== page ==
Owning 101: Five Things to Consider When Saving for Your First Home
The best piece of advice you can receive when considering your first home purchase? Coldwell Banker Preferred affiliated agent Mark Mehler says it’s all about selecting the right person to help guide the process. You need someone who knows the local market and who is truly looking out for your best interest and, in turn, offering the right advice. “The right professional will listen to understand, not listen to respond,” Mehler says.
There’s a lot to consider before making the jump from renter to homeowner. So, we asked the real estate professionals at Coldwell Banker Preferred to guide first-time buyers through the process. Read their answers to some of the most frequently asked questions below.
How much money should you have saved for a down payment?
“In a perfect world, everyone would have 20 percent to put down on their home, plus closing costs and reserves,” says Mehler. This should eliminate any lender-required Private Mortgage Insurance payments (PMI) which are often put in place to protect a lender from losing money. Adding a PMI can significantly increase your monthly mortgage payments — by 0.3 percent to up to 1.5 percent. Often, your agent will be able to provide mortgage lender referrals.
How much income should you be making each month to cover your mortgage payments?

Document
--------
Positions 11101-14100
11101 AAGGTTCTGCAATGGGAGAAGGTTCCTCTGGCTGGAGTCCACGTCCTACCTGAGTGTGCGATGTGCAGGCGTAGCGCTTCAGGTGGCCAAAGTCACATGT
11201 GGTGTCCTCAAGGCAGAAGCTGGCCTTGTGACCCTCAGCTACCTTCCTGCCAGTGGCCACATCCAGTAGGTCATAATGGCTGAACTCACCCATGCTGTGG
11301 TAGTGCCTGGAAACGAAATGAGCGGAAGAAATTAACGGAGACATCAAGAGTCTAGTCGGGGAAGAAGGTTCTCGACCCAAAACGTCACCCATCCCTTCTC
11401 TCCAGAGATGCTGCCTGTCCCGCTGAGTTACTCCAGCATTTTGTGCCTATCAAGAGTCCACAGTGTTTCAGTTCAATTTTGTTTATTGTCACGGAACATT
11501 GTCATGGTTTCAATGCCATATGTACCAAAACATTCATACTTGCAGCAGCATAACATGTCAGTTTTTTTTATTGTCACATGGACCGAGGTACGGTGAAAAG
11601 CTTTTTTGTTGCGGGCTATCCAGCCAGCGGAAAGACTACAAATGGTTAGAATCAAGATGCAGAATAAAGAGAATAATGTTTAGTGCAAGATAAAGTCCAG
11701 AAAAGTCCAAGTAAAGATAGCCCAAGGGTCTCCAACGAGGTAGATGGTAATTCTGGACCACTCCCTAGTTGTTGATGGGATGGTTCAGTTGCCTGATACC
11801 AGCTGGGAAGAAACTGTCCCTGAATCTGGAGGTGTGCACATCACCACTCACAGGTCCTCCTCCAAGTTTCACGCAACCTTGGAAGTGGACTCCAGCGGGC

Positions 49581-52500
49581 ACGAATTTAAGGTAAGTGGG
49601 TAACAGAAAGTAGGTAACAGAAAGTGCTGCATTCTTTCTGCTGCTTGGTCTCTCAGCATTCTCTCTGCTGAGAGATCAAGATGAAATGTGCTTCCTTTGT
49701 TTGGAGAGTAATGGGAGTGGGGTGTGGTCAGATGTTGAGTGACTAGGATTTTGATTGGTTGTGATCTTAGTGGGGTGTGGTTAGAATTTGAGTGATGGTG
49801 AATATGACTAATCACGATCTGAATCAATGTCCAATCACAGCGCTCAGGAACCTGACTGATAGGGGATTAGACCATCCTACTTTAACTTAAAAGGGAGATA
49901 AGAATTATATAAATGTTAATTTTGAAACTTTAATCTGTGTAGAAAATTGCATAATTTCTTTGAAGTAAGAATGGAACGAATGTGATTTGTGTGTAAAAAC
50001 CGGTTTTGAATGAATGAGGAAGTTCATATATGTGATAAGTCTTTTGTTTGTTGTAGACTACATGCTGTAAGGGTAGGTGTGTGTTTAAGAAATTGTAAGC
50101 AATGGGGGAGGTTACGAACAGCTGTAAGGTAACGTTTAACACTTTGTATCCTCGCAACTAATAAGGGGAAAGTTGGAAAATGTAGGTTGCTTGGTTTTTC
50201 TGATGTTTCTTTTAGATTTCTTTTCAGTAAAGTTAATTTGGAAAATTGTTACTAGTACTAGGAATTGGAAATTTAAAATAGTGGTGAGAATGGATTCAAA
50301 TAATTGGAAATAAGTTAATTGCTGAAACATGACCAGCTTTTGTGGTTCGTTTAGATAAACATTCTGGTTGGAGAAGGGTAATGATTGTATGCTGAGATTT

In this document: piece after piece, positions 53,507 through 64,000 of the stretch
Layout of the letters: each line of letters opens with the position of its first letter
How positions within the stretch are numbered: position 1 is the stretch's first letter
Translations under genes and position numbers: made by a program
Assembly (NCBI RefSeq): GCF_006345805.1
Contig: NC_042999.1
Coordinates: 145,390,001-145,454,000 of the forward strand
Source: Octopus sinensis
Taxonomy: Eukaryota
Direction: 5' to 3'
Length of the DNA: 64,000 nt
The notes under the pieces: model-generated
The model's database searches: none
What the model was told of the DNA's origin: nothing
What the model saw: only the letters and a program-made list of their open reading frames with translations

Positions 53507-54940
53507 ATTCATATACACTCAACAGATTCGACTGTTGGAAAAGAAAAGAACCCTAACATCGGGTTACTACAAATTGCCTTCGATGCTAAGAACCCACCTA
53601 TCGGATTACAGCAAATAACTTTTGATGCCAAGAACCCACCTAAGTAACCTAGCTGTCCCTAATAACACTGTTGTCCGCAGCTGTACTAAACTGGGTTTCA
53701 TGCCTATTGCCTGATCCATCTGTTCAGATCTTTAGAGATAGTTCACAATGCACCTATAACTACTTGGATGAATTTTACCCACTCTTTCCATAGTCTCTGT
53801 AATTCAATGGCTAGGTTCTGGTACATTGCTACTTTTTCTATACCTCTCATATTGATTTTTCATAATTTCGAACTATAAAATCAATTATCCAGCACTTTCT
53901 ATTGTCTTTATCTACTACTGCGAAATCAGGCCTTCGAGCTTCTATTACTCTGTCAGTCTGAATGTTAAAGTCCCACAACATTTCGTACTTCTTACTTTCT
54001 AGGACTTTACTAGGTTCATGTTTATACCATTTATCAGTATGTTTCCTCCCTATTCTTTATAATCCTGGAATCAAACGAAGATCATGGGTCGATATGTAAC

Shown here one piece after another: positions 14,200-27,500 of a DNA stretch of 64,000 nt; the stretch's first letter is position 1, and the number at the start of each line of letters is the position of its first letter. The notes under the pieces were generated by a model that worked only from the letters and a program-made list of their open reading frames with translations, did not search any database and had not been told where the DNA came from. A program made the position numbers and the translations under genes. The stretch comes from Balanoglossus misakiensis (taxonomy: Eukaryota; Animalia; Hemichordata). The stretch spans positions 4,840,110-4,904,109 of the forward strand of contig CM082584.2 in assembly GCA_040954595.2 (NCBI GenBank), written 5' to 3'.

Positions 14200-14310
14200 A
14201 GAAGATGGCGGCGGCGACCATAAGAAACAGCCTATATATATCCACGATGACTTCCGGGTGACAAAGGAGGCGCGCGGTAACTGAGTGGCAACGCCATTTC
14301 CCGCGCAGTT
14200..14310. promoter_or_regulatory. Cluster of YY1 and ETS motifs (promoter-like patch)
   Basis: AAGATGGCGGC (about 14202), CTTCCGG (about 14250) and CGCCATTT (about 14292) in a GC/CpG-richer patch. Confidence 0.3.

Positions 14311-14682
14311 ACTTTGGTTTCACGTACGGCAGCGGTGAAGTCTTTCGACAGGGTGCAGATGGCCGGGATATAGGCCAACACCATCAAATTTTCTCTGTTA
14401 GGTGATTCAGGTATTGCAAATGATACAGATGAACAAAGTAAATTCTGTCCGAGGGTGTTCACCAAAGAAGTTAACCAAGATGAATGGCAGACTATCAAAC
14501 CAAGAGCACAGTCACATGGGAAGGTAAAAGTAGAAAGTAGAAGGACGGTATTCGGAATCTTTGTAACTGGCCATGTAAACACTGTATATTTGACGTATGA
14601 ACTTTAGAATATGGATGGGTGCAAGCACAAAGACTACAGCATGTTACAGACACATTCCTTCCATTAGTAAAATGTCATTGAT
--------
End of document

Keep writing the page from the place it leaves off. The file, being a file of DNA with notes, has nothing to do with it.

Coldwell Banker Preferred agent Michael Scipione encourages you to stay within your means. Your monthly mortgage should not exceed 40 percent of your monthly income after taxes. Additionally, Mehler suggests taking your credit score and monthly liabilities into consideration, in addition to your monthly income. Thinking about the whole picture will help you better understand what kind of home you can afford.
What are some of the best programs to help first-time buyers?
Consider an FHA loan, which is a mortgage insured by the Federal Housing Authority. Typically, this will allow for a low down payment of around 3.5 percent. A property with a 10-year tax abatement can reduce your monthly payments substantially, depending on the taxes. Coldwell Banker Preferred agent Richard Dolson agrees, “FHA is the go-to first-time home buyer plan. With their debt ratio guidelines, the program is designed to make sure you can afford your home.” He also suggests checking with your mortgage representative to see about any available grants.
Is it smart for a young person with college debt to consider buying a home?
“I absolutely feel that homeownership is more valuable, even if you have student debt or debt in general,” says Coldwell Banker Preferred agent Louise Marzulli. Consider the fact that you can control the amount you will be paying monthly, as opposed to rentals which are subject to rate increases. “You can build equity and the property value may increase and have possible gain,” she says. “Renting will not allow for this and you are not getting a return on monthly payments.”
A lot of factors go into buying your first home. While the process might seem daunting at first glance, taking a few preparatory steps like saving for a down payment, knowing your budget and applying for the right loans, will help make the next steps seem a little less scary and more manageable. By working with a Coldwell Banker Preferred agent who knows the market and understands your goals, you will have expert guidance throughout the process.
For more information about buying or selling a home in the communities of the Greater Philadelphia area and the Delaware Valley, visit Coldwell Banker Preferred online at www.coldwellbankerhomes.com/philadelphia.This is a paid partnership between Coldwell Banker Preferred and Philadelphia Magazine's City/Studio